10 Costs You Should Consider Before Getting a Dog

Dog Care, Helpful Tips

Getting a new dog (or puppy!) is an exciting time! No matter the age of your furriest new friend, many costs come with getting a dog. The financial commitment can be draining if you are not prepared. Realizing that you cannot afford a dog after getting a dog can lead to troubles down the road. There are many aspects of being a responsible pet owner, with financially providing for your pet, as one. 

Here are 10 costs to be aware of before getting a pet:
  1. Adoption or Breeders Costs – Adoption fees usually range anywhere from $150–$500. These fees often include some of the costs of vet care (spay/neuter), meds/vaccines, and food for the pup. The average price of a purebred dog is about $1500-$2500, depending on the breed.
  2. Registering your dog with the City – Here in Edmonton, a spayed or neutered dog costs $36 a year to register. For any dogs that are not spayed or neutered, it will cost $76 a year to register with the city.
  3. Spay/Neuter – If you’re thinking of adopting a rescue animal, often pets are spayed/neutered before adoption. Otherwise, many veterinary offices charge around $300 for the procedure.
  4. Vaccinations – Generally speaking, there are core vaccines that are considered vital for all pets. Core vaccinations are determined based on the risk of exposure, the severity of illness, or the ability to affect humans. The frequency of your dog’s vaccinations should be determined by you and your veterinarian together.
    Core vaccinations for dogs: Canine parvovirus, distemper, canine hepatitis, and rabies.
    Core vaccinations for cats: panleukopenia, feline calicivirus, feline herpesvirus type I, and rabies.
    Veterinarian clinics charge differently but expect $60+ a shot and possibly an additional charge for seeing the vet as well.
  5. Emergency Vet Visits — The average price for a Veterinary to check out your pup is around $80 – $150. Anything additional like blood work, x-rays, ultrasounds, surgery, medication, etc. will be added on to the bill.
  6. Food and Treats —Depends on the size of the dog, quality, and, brand you feed them, but expect to spend at least $50 a month at a minimum. If your pet develops allergies or an intolerance to something, consider increasing your budget.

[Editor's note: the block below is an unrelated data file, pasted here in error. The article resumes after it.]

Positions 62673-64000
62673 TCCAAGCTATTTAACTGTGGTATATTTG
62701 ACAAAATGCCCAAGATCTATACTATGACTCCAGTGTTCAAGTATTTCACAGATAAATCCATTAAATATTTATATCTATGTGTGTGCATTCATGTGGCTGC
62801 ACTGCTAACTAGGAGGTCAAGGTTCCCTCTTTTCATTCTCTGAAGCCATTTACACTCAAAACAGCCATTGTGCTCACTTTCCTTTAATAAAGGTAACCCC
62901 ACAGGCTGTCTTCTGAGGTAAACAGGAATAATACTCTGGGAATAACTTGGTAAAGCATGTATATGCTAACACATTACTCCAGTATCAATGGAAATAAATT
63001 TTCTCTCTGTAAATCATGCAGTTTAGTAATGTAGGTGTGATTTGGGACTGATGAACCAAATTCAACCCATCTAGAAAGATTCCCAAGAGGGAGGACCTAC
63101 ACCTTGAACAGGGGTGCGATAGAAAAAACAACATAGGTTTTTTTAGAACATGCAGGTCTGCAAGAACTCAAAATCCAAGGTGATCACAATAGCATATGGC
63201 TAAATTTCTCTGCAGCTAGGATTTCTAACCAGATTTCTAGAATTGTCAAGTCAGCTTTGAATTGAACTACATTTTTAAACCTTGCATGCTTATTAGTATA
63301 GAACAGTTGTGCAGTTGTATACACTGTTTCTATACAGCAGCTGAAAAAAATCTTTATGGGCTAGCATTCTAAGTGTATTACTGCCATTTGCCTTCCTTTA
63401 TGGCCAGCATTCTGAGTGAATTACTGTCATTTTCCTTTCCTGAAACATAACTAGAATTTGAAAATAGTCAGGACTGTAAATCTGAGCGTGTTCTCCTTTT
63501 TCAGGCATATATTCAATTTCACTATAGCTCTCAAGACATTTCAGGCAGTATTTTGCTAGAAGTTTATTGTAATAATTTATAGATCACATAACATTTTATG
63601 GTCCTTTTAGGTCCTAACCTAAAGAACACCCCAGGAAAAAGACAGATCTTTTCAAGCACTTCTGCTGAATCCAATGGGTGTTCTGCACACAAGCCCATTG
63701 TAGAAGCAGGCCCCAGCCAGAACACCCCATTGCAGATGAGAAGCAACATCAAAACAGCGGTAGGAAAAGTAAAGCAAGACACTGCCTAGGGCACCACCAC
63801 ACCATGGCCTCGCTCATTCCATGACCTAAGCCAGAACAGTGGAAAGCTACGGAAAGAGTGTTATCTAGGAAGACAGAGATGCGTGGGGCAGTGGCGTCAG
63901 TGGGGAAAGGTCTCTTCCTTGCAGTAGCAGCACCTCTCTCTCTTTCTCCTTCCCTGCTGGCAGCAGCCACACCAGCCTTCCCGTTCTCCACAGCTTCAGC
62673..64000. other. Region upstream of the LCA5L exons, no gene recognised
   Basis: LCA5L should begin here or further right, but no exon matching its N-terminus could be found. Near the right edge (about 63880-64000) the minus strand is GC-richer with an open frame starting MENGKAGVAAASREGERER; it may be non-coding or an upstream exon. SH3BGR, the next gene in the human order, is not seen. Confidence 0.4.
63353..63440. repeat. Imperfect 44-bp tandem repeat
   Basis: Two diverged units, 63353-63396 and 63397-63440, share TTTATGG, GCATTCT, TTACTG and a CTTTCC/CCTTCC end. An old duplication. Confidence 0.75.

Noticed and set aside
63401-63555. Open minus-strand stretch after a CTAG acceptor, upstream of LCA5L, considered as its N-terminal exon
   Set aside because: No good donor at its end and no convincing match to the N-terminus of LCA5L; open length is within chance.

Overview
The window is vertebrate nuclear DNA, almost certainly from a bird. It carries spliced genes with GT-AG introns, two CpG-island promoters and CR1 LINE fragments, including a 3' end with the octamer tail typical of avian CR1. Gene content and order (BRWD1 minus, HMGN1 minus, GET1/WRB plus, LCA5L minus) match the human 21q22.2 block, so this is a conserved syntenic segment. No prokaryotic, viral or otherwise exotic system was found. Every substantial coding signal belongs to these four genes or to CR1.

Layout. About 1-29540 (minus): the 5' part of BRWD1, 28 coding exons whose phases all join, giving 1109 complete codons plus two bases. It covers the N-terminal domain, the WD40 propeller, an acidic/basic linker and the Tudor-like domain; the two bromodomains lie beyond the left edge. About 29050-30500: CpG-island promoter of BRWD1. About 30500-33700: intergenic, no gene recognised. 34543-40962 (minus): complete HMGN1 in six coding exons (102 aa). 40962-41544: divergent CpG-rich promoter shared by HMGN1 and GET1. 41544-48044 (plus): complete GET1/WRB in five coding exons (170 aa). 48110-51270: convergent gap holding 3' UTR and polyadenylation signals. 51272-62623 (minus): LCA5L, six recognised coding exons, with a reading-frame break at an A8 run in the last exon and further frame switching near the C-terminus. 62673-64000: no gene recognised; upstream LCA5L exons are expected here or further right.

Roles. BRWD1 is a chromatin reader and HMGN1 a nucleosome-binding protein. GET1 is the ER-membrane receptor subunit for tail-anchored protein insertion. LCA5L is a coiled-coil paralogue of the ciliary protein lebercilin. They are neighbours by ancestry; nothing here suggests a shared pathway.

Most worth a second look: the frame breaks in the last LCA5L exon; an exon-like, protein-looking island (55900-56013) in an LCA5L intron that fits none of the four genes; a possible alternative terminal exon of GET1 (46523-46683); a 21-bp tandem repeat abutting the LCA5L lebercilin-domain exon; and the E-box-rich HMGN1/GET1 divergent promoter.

7. Toys, Beds, Dog Clothes, Leashes, Collars, Poop Bags — All of these items can add up, especially with so many products available. We dog-sat one dog whose mom popped into Petsmart and spent a quick $100 on a new harness, a jacket, a toy, and treats for her 5-pound dog while she stayed with us!
  8. Grooming – Grooming needs vary and depend on things like the size of pet, breed, and the frequency of simple grooming at home. Some dog breeds like doodles have fur that requires more maintenance. Many groomers recommend that doodles be professionally groomed every 4-6 weeks, and may offer a discount as an incentive. Typically, the larger the dog, the more expensive the grooming will be (all that area to cover!). There can also be extra costs if your pet has a matted coat, dirty rear end, needs a nail trim, or acts aggressively with the groomer. A good rule of thumb is to brush short-haired pets at least once a week, and long-haired pets at least once a day. If your pet has a double coat, you may be able to maintain their hair by brushing them regularly at home and just having them groomed twice a year around the time they blow their coat.
  9. Pet Insurance/Pet Emergency Fund — You will need to figure out which option is best for you. Pet insurance can be a lifesaver when an emergency happens, but it is best to do your research, as there are many companies to purchase from, and each has its pros and cons. Another option is to save money for an emergency fund rather than paying into pet insurance every month. Some people choose to invest in both options! This way, you can use the emergency fund to pay for anything that the insurance policy did not cover. It depends on the insurance company and type of plan you go with, but try to budget for around $60+ a month per pet. And then anything else you can save for an emergency fund would be a plus!
  10. Crossing the Rainbow Bridge – It’s something no pet parent wants to think about, but planning can help take some stress off when saying ‘goodbye’ to a pet. Did you know you have to pay to have your pet put down and cremated? You can expect costs to range from $50–$200+ depending on the size of your pet, and if you choose to keep the remains. Many veterinarians in Edmonton also offer the option of coming to your home, rather than going to their clinic.

What other costs have come up for you as a pet owner that others should think about? Let us know!